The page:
Crowdsourcing a time machine
By Sydney Hawkins
ANN ARBOR—Mark Clague, associate professor of musicology at the University of Michigan School of Music, Theatre & Dance, is one of the nation’s foremost experts on “The Star-Spangled Banner,” among many other facets of American music.
Clague is the founding board chair of the Star Spangled Music Foundation and editor and producer of the “Star Spangled Songbook” and its associated recording project “Poets & Patriots: A Tuneful History of ‘The Star-Spangled Banner.'”
As the 50th anniversary of the Woodstock Music Festival approaches, we talked to Clague about the history of the U.S. national anthem, Hendrix’s famous performance, and the significance of Woodstock (Aug. 15-18, 1969) in the history of American music.
Is it true that Jimi Hendrix’s famous performance of The Star-Spangled Banner inspired your research and work?
Clague: There’s a documentary film about Woodstock that really climaxes at Hendrix’s famous performance of the anthem, and I use that performance to kick off a class that I teach on the history of American music. A decade ago, this prompted students to ask me questions about where the anthem came from and how it was sung originally, so I started to look into early arrangements of the song and why Francis Key Scott wrote it. I quickly found out that the version we hear today is pretty different than Key’s original. There are literally hundreds of different lyrics to this tune that we know as “The Star-Spangled Banner,” and today’s idea that this is a sacred hymn to the nation that’s immutable and that can only be done in certain ways, is historically false. Like Key and many other lyricists throughout U.S. history before him, Hendrix’s performance reclaims the song for a new era—for young people in the countercultural ’60s, and also for African Americans. His performance is a snapshot on the country on Aug. 18, 1969—of the hope and horror that people were feeling.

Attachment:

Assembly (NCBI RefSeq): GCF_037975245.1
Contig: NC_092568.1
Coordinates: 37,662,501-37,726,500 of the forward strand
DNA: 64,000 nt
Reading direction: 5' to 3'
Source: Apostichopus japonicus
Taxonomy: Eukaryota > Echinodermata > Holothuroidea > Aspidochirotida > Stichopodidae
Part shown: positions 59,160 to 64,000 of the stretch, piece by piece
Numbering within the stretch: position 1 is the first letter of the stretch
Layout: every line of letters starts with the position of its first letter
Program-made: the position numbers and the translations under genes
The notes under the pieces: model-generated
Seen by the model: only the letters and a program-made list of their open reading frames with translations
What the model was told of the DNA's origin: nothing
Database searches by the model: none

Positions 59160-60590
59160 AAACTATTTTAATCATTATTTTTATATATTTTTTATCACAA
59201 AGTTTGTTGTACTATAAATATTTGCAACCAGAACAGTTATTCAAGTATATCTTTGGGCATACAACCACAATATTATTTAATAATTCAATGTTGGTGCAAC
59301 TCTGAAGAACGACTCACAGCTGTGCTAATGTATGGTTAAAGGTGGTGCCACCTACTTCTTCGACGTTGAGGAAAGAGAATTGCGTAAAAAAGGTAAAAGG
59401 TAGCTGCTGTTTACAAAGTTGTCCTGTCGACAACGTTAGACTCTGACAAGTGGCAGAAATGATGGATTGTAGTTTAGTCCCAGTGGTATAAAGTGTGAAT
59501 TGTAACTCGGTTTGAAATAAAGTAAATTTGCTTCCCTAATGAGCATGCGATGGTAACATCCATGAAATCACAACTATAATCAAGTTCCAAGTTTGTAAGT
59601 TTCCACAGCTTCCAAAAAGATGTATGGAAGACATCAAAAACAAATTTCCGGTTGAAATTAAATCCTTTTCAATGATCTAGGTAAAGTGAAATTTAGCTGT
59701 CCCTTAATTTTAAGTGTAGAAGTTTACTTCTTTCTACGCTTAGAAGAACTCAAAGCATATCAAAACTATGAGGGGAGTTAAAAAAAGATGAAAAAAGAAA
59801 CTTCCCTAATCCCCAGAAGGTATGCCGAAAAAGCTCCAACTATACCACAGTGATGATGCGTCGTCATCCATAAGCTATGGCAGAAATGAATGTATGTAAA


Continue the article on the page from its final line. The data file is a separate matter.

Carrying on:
In what ways had people before Hendrix “claimed” the national anthem?
Clague: The interesting thing about a song as a patriotic symbol—unlike a flag that remains unchanged as you look at it over time—is that a song has to be brought to life through performance. In the 19th century, those performances were ephemeral, they weren’t recorded in any way. It’s in the 19th century when people started the tradition of shaping Key’s song to their own image by, say, singing the song in their native languages or by changing the lyrics to support social causes—like the suffrage movement or abolitionism. What happens next is that the symbolic weight put on “The Star-Spangled Banner” by World War I changed our culture. At basically the same time, the invention of recording by Thomas Edison made it possible to make individual performances permanent. As a result of both symbolism and technology, the story of the Anthem in the 20th century became more about the way one performed it. Hendrix’s performance is arguably the most powerful example.
So you’re saying that there have been many different performances over the years—what is it about Jimi Hendrix’s performance that makes it particularly special?
Clague: What’s fascinating to me about it is that it’s so self-contradictory. On one hand it’s a celebration of America—he plays all the notes in tune and in time; it’s a faithful rendition of the anthem. It expresses hope and expands upon the notion that Woodstock represents a revolution and that young people were going to reinvent the world—that rock was going to make a new nation. And on the other hand, you have a performer who’s at a countercultural festival on electric guitar. He’s an African American, mixed-race artist who came from a traditional black rhythm and blues background—but he was really doing psychedelic experimental rock, which was a white thing. At the time, the Civil Rights Movement had won progress and was mired in controversy. People had just lived through the race riots of the ’60s and the assassination of Martin Luther King Jr. and Bobby Kennedy. So you have a mixture of reverence and revolution at the same time. His performance is both a protest and a fireworks display. And that’s what makes it so interesting to teach with.